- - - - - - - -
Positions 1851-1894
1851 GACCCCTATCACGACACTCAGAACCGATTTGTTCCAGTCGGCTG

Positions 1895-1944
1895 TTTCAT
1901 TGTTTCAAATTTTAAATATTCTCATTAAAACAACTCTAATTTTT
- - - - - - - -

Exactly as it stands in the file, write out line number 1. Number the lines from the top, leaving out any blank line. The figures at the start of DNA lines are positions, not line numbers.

Positions 1851-1894